Sponsored by the Michigan Family History Network
Sale Migrant Camp
West Sale memorial unveiled
Wikipedia - Post-war immigration to Australia
PANDAZOPOULOS HANDS OVER CHEQUE FOR WEST SALE MEMORIAL PROJECT
See below extract for the website:
"The West Sale Migrant Holding Centrewas located at the disused RAAF Base in Fulham between 1949 & 1953. It provided accommodation for women & children while their respective husbands worked & lived at work camp sites across Gippsland.
Over 700 families displaced by the war in Europe called West Sale home. Until this decade there were virtually no formal local records of this facility existing as well as a generally low wider community awareness. Given that most of these migrants settled in Gippsland & have made significant economic, cultural & spiritual contributions, it was felt that a formal acknowledgment would be appropriate.
The project began in 1999 with a reunion for those who stayed in West Sale & their descendants. This was a healing & joyful occasion for many.
In 2002 the West Sale Heritage festival was staged at the site of the former camp. It attracted over 4000 people from across the state & overseas. The history of the site & its people was documented & a book published in 2002 - Titled We Came With Nothing by Ann Synan and a radio series called Footprints In The Tar by yours truly. The book and the radio series received the Victorian Community History award in Victoria for 2003.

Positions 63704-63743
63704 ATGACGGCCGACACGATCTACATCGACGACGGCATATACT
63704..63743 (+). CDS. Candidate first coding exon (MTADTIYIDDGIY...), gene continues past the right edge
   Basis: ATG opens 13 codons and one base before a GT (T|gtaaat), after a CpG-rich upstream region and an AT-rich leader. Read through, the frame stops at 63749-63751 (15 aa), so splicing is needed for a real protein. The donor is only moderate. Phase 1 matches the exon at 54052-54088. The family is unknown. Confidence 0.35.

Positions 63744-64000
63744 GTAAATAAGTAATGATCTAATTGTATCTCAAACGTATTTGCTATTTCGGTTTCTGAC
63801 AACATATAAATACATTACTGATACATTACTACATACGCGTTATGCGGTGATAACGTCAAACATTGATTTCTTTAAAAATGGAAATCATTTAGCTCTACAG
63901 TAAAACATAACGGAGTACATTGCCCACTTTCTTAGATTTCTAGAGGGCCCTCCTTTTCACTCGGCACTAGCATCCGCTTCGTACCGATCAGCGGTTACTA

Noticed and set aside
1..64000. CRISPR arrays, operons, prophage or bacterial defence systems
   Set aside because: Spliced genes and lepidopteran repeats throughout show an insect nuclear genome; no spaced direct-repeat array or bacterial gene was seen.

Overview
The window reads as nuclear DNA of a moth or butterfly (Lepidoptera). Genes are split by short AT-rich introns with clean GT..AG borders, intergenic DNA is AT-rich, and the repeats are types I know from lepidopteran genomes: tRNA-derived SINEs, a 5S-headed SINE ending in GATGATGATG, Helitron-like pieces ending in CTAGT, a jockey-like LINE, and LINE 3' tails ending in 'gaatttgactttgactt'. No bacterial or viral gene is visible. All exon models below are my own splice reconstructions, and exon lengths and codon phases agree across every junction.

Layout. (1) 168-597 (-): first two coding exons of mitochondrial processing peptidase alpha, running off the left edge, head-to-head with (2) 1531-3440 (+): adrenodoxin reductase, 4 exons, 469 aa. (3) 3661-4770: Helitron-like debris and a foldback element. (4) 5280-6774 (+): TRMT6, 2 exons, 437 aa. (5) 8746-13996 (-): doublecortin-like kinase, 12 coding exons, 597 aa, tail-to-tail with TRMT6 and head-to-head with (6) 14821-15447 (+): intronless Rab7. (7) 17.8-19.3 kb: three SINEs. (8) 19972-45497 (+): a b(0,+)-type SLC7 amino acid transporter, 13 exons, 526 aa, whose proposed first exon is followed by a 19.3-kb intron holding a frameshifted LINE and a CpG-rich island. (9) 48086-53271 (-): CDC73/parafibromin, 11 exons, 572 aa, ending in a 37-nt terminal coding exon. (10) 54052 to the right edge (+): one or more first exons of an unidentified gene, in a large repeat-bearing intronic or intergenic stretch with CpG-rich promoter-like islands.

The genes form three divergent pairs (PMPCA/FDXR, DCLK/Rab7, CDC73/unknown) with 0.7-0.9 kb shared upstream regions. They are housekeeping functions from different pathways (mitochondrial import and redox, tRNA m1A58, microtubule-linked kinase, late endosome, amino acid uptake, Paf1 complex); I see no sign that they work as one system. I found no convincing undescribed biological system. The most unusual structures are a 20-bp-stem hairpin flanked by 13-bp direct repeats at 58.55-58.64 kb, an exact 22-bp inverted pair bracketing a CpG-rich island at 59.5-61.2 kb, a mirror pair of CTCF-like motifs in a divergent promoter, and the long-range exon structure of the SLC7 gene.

The centrepiece of the project was to establish a permanent memorial in West Sale to those who contributed so much locally & wider Victoria.
West Sale Migrant Memorial Project publicly recognises the contributions made in the development of Gippsland by migrants who came to the area in the 1950s, following World War Two. Now the driving force behind the project Don Santowiak is at it again - this time with a commemorative concert planned for the 18th March.
If you’d like to put your name on the list for the concert - give Don a call on 5135 9517
I have just spoken to two people who were involved heavily in the construction of the memorial. They are posting a book which they wrote about the Sale Migrant Camp.
NOTE: they say in the article above, that the Air Force Base was disused – however, while I was there it was a fully operational air force base. I remember watching the planes with my father under a row of very tall pine trees.
I have attached two photographs: My father, the tallest on the bridge , As Refugees they were contracted for two Years to build bridges, culverts etc in Gippsland for the State Rivers and Water Supply Commission
Passport photograph of me with the Refugee stamp in Germany at a British Camp.
Michael Karaszkewycz email@example.com